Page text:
Cortical neurons form specific circuits, but the functional structure of this microarchitecture and its relation to behaviour are poorly understood. Two-photon calcium imaging can monitor activity of spatially defined neuronal ensembles in the mammalian cortex. Here we applied this technique to the motor cortex of mice performing a choice behaviour. Head-fixed mice were trained to lick in response to one of two odours, and to withhold licking for the other odour. Mice routinely showed significant learning within the first behavioural session and across sessions. Microstimulation and trans-synaptic tracing identified two non-overlapping candidate tongue motor cortical areas. Inactivating either area impaired voluntary licking. Imaging in layer 2/3 showed neurons with diverse response types in both areas. Activity in approximately half of the imaged neurons distinguished trial types associated with different actions. Many neurons showed modulation coinciding with or preceding the action, consistent with their involvement in motor control. Neurons with different response types were spatially intermingled. Nearby neurons (within approximately 150 mum) showed pronounced coincident activity. These temporal correlations increased with learning within and across behavioural sessions, specifically for neuron pairs with similar response types. We propose that correlated activity in specific ensembles of functionally related neurons is a signature of learning-related circuit plasticity. Our findings reveal a fine-scale and dynamic organization of the frontal cortex that probably underlies flexible behaviour.
Vibrissa-based object localization in head-fixed mice.The Journal of Neuroscience : The Official Journal of the Society for Neuroscience 2010
D. H. O'Connor, N. G. Clack, D. Huber, T. Komiyama, E. W. Myers, and K. Svoboda The Journal of Neuroscience : The Official Journal of the Society for Neuroscience, 30:1947-67 (2010)
Linking activity in specific cell types with perception, cognition, and action, requires quantitative behavioral experiments in genetic model systems such as the mouse. In head-fixed primates, the combination of precise stimulus control, monitoring of motor output, and physiological recordings over large numbers of trials are the foundation on which many conceptually rich and quantitative studies have been built. Choice-based, quantitative behavioral paradigms for head-fixed mice have not been described previously. Here, we report a somatosensory absolute object localization task for head-fixed mice. Mice actively used their mystacial vibrissae (whiskers) to sense the location of a vertical pole presented to one side of the head and reported with licking whether the pole was in a target (go) or a distracter (no-go) location. Mice performed hundreds of trials with high performance (>90% correct) and localized to <0.95 mm (<6 degrees of azimuthal angle). Learning occurred over 1-2 weeks and was observed both within and across sessions. Mice could perform object localization with single whiskers. Silencing barrel cortex abolished performance to chance levels. We measured whisker movement and shape for thousands of trials. Mice moved their whiskers in a highly directed, asymmetric manner, focusing on the target location. Translation of the base of the whiskers along the face contributed substantially to whisker movements. Mice tended to maximize contact with the go (rewarded) stimulus while minimizing contact with the no-go stimulus. We conjecture that this may amplify differences in evoked neural activity between trial types.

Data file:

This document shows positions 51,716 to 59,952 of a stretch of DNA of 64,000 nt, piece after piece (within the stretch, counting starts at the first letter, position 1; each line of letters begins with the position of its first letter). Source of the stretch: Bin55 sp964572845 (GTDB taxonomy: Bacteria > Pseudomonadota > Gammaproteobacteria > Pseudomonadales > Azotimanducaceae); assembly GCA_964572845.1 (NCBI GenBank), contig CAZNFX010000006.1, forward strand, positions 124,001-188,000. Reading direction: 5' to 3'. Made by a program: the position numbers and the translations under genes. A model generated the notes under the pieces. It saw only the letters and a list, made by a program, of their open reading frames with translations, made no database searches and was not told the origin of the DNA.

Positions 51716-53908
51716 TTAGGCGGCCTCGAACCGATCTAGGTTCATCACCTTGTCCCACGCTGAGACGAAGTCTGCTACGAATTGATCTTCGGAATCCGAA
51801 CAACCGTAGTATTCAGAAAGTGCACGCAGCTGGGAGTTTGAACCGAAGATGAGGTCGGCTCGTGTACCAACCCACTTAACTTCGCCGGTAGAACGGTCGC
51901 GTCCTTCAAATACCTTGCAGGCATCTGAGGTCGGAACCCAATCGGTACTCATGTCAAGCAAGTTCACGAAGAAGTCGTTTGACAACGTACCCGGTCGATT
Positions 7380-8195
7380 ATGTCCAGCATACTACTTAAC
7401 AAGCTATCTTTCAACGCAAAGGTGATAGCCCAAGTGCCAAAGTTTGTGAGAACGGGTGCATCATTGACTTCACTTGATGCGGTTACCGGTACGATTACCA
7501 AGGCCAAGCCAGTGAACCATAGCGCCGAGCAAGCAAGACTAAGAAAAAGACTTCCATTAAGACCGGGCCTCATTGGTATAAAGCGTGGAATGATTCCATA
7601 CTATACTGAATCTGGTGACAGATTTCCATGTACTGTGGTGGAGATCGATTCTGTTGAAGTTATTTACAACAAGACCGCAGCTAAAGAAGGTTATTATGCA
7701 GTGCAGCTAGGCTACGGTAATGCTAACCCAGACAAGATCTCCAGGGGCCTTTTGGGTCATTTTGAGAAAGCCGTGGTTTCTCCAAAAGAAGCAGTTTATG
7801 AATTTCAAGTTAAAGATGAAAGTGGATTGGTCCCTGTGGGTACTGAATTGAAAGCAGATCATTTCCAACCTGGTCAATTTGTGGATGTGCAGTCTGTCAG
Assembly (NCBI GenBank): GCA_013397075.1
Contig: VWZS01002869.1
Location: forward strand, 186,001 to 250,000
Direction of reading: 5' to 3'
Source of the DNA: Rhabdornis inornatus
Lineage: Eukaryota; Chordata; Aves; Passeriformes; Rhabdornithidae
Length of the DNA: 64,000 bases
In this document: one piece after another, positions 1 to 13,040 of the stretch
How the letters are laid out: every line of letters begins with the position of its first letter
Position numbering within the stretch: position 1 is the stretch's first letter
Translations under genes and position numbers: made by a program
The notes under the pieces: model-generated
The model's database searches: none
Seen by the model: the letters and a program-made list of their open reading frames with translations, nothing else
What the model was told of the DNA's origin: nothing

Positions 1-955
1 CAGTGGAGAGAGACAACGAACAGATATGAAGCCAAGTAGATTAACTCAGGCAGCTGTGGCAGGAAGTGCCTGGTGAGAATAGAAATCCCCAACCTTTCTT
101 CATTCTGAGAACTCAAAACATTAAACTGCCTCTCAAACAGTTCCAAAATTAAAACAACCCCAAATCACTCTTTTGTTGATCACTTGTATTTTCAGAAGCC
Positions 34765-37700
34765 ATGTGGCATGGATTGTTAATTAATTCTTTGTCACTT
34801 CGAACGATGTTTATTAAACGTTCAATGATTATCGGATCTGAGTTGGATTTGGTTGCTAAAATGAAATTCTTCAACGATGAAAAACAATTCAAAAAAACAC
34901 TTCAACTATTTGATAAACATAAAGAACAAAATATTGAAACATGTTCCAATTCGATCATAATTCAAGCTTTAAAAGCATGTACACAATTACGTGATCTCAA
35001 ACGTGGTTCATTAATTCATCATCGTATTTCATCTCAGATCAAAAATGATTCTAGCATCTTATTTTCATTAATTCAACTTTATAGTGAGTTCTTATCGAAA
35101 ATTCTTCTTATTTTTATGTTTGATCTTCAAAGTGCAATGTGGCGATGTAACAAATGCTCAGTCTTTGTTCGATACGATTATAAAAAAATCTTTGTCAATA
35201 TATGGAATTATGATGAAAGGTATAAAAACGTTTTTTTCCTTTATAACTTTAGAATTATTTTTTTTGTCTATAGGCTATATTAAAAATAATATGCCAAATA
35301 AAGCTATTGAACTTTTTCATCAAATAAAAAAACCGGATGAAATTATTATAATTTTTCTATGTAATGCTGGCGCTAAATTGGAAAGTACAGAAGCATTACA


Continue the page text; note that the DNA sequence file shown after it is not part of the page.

Understanding cortical circuits will require mapping the connections between specific populations of neurons, as well as determining the dendritic locations where the synapses occur. The dendrites of individual cortical neurons overlap with numerous types of local and long-range excitatory axons, but axodendritic overlap is not always a good predictor of actual connection strength. Here we developed an efficient channelrhodopsin-2 (ChR2)-assisted method to map the spatial distribution of synaptic inputs, defined by presynaptic ChR2 expression, within the dendritic arborizations of recorded neurons. We expressed ChR2 in two thalamic nuclei, the whisker motor cortex and local excitatory neurons and mapped their synapses with pyramidal neurons in layers 3, 5A and 5B (L3, L5A and L5B) in the mouse barrel cortex. Within the dendritic arborizations of L3 cells, individual inputs impinged onto distinct single domains. These domains were arrayed in an orderly, monotonic pattern along the apical axis: axons from more central origins targeted progressively higher regions of the apical dendrites. In L5 arborizations, different inputs targeted separate basal and apical domains. Input to L3 and L5 dendrites in L1 was related to whisker movement and position, suggesting that these signals have a role in controlling the gain of their target neurons. Our experiments reveal high specificity in the subcellular organization of excitatory circuits.